Resurrected Living
"What are you going to do with your new resurrected life? This is the heroic question." Richard Rohr

A Woman’s Point of View

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On any given Sunday the preacher stands before the congregation and delivers a sermon to a mixed audience of both males and females. In many congregations, females outnumber males. It is important that preachers understand the makeup of the congregation they are a part of. Who is the congregation? What is their background? What ethnicities are represented? What kind of different socio-economic levels will you find within the congregation? These questions along with the question of gender are important for the minister to consider. The message of the gospel never changes but how it is presented to various groups within society can change. The sermons presented within the book of Acts are sometimes quite different depending on whether or not it is a Jewish audience or a gentile audience. Knowing the congregation is of upmost importance.

Recently I have been preaching through the Sermon on the Mount. Last Sunday my text was Matthew 5:27-32. Lust and divorce are not two subjects I look forward to preaching on, but I understand the need to preach on the whole counsel of God. It is not wise to commit to preaching the Sermon on the Mount and to skip over the passages which are difficult, unpopular, or present certain problems. A mature congregation will be willing to wrestle with the difficult passages of Scripture, just as a mature minister will not shy away from difficult texts.

As I was preparing to preach on the subject of lust I thought about my congregation. I thought about how over half the congregation is of the opposite gender. I thought about how men and women probably think quite differently about lust. Although I would only be preaching one sermon, I thought about how it might be heard in different ways.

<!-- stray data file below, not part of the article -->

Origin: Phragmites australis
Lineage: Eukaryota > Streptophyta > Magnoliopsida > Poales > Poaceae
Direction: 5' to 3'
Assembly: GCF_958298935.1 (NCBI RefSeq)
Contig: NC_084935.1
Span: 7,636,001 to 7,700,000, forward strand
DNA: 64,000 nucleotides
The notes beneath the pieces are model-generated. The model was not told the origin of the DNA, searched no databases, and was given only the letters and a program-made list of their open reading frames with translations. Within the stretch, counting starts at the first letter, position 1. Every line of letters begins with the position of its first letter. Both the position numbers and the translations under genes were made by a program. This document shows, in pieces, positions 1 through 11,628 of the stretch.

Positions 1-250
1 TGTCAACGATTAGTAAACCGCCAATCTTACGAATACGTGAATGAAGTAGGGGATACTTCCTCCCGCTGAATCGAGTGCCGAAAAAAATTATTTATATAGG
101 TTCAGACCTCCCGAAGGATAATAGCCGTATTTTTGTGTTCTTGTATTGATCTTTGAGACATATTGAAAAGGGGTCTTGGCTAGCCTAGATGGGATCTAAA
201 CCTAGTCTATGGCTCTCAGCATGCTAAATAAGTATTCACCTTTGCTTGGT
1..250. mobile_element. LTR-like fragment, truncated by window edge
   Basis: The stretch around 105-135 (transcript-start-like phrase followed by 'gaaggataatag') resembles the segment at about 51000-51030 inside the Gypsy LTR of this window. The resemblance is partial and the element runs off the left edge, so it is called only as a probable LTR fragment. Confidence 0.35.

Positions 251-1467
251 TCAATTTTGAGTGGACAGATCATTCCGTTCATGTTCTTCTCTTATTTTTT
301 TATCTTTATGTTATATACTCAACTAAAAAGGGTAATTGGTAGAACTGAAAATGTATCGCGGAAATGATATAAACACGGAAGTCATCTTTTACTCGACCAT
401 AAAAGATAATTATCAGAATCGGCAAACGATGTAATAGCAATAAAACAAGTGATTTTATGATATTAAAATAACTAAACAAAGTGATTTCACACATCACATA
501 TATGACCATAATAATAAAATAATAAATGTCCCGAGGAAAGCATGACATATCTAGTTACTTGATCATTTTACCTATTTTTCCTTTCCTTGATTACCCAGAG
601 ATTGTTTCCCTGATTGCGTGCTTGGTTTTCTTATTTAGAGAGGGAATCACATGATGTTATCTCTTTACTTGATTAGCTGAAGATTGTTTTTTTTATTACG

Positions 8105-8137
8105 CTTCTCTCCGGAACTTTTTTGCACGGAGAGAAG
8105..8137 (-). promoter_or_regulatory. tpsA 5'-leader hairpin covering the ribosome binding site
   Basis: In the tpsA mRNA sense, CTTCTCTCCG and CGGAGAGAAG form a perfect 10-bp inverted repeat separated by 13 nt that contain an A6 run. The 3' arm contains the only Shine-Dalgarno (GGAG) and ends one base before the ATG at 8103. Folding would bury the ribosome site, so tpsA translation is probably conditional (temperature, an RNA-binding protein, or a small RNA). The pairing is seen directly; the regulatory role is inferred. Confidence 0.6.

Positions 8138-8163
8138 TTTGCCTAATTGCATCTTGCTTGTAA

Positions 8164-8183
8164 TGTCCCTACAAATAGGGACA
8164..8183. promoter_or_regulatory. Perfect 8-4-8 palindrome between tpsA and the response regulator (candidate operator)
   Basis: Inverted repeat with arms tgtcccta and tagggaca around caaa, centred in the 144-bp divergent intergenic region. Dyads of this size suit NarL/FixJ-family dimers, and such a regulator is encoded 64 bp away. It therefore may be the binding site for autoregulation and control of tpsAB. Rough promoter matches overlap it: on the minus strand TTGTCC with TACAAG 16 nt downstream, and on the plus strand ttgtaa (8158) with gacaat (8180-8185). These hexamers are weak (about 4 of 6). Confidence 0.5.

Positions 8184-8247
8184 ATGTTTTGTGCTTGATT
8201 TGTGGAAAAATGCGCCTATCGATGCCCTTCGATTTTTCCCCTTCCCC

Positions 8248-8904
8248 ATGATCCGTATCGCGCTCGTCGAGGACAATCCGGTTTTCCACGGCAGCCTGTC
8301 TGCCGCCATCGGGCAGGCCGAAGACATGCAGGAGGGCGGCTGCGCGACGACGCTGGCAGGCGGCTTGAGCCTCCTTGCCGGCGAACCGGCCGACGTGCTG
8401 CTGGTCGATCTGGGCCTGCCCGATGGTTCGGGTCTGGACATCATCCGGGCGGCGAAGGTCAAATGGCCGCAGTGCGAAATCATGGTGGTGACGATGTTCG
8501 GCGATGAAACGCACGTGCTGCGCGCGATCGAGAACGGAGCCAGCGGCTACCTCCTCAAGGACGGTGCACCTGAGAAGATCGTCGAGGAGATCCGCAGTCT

How does one prepare to preach to people of a different gender, race, socio-economic level, etc.? Here are a few things we can do to help us understand the people sitting in the pews.

Empathy – Ministers need to be able to put themselves in the shoes of other individuals within the congregation. We need to be able to understand the needs, feelings, and struggles of our church members as much as humanly possible.

Friendship – Becoming friends with people who are different from us helps us to understand where they are coming from. It gives us a glimpse into different cultures and mindsets. Just because we were raised a certain way does not mean that was the right way. It is important for us to understand different perspectives and to be able to relate to people who come from different backgrounds.

Honesty – We need to admit that we will never fully understand what it is like to be another color, race, or gender. We can read about and wrestle with all the issues but we can never truly understand what it is like to walk a mile in another person’s shoes.

The things above are great things to do, but they are not always things one can do in a week’s time. Something a person can do with a limited amount of time is read authors who come from different backgrounds than your own. See how others understand and approach the text. You do not have to agree with everything they write, but hopefully this will give you an insight to how others think and view the passage you are preaching on.

As I was approaching my sermon on lust I sought out women authors who had written on the subject. As I began to read their writings I was amazed at how differently they approached the subject than I did. I was reminded that women who are victims of sexual abuse and sins are often blamed. In some countries it is not unusual to place all the blame on the victims of rape. Even in our country, sometimes people will say things like, “Did you see what she was wearing? She was asking for it.” In sermons on lust, it is easy to get off topic and turn it into a lesson on modesty. Certainly, modesty is an important issue that needs to be addressed, but lust and modesty are two separate issues. In Matthew 5:27-30 Jesus never says anything about what the woman is or isn’t wearing. Lust is not the fault of the person who dresses immodestly. Lust is an issue of the heart. It is something we can do something about by changing the way we view other human beings.

In my study of the subject of lust, I was brought to a deeper understanding of the text because I sought another perspective, and I believe my sermon benefitted from a woman’s point of view.

One Response to “A Woman’s Point of View”

  1. Scott, you always amaze me with your maturity and discernment. Bless you in your ministry as you bless those to whom you minister.


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